The Royal Botanic Garden Edinburgh is nearly 350 years old, founded in 1670 as a physic garden growing medicinal plants.
Plant collecting since 1670
The Founding Fathers
- Robert Sibbald
- Andrew Balfour
- John Hope
- William McNab
- George Forrest
- Isaac Bayley Balfour
- William Wright Smith
How the Garden grew
The history of the Royal Botanic Garden Edinburgh dates back to 1670 when it began as Scotland's first physic garden on a modest patch of ground at Holyrood Park no bigger than a tennis court.
In a turbulent age when Scotland was impoverished by centuries of civil war and both Cromwell and bubonic plague had left their mark on the capital city, Edinburgh still managed to produce the skills, resources and determination to create one of Britain's first botanic gardens.
Two adventurous doctors, Robert Sibbald and Andrew Balfour, who met in France after travelling widely in Europe, leased their first plot near Holyrood Abbey with the help of local physicians prepared to pay for the cost of the "culture and importation of foreign plants''.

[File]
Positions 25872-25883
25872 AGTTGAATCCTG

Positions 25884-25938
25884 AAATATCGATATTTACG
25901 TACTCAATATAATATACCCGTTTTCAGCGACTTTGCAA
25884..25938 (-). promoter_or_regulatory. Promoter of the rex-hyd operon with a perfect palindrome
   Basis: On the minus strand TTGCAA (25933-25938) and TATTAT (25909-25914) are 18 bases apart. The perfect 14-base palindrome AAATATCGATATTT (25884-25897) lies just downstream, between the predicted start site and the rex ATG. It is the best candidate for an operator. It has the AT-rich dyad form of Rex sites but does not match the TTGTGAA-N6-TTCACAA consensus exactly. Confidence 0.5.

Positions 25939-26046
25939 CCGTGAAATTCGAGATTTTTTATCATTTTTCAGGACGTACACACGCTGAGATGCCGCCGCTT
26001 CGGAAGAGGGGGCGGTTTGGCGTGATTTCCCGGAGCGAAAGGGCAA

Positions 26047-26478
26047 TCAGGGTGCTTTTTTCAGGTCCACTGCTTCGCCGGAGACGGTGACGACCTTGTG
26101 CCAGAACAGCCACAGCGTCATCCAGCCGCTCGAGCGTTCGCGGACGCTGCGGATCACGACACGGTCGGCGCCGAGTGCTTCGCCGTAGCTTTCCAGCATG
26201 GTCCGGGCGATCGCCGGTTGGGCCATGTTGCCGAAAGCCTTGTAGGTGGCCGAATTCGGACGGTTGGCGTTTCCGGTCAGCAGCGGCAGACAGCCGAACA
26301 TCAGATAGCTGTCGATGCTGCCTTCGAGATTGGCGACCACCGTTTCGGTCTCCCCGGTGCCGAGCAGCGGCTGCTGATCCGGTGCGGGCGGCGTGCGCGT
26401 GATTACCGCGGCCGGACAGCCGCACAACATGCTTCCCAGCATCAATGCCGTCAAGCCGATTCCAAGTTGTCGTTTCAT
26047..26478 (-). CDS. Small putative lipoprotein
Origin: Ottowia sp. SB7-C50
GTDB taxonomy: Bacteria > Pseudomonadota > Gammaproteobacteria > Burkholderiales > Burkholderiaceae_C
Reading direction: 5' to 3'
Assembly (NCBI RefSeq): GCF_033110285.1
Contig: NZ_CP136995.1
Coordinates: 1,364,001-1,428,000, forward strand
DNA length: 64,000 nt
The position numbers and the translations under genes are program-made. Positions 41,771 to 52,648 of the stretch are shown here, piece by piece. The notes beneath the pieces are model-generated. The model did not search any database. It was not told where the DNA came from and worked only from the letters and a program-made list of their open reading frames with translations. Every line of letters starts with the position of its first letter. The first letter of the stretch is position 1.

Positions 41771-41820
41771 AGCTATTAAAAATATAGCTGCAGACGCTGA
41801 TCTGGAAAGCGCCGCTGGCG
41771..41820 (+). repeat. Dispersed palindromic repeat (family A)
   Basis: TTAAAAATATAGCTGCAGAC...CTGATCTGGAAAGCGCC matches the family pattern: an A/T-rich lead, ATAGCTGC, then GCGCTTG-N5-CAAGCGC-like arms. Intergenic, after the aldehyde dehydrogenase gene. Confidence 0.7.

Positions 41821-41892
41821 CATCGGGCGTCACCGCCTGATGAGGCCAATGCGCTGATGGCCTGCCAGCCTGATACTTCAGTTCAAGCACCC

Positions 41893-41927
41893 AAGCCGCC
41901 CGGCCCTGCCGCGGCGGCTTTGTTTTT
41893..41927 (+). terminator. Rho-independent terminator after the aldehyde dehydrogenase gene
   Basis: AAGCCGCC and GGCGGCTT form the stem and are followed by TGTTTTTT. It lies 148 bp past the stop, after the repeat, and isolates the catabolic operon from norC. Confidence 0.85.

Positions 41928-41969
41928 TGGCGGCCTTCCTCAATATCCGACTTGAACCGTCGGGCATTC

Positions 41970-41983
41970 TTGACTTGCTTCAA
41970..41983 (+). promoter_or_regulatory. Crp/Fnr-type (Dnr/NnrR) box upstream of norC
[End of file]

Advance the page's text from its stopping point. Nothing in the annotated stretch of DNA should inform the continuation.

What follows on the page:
The collection of plants expanded with the British Empire. From a site at the head of the Nor' Loch, now the site of Waverley Station, the Garden relocated out of the city centre in 1763 to a ‘green field' site on the ancient high road to Leith.
1820 - 20th century
The final move to Inverleith in 1820 took three years and a lot of ingenuity to deliver the entire collection of plants and mature trees using transplanting machines invented by the Curator, William McNab.
As the Garden grew, gaining the grounds of Inverleith House for the arboretum and the former territory of the Caledonian Horticultural Society for the Rock Garden, so did the wealth of plants collected by Scottish plant hunters in the 19th and early 20th centuries.
In a partnership between botanist and gardener, the plant hunter George Forrest introduced more than 10,000 specimens between 1905 and 1932 with the support of the then Regius Keepers Isaac Bayley Balfour and William Wright Smith.
- has a plant collection of 13,500 species in its 116 hectares of Garden
- has 3 million Herbarium Specimens
- has 150,000 Items in its Library
- benefits from approx.300 volunteers
- welcomes over one million visitors each year
- has 9,500 learners per year
- describes on average 36 new species per year
- publishes over 200 scientific publications per year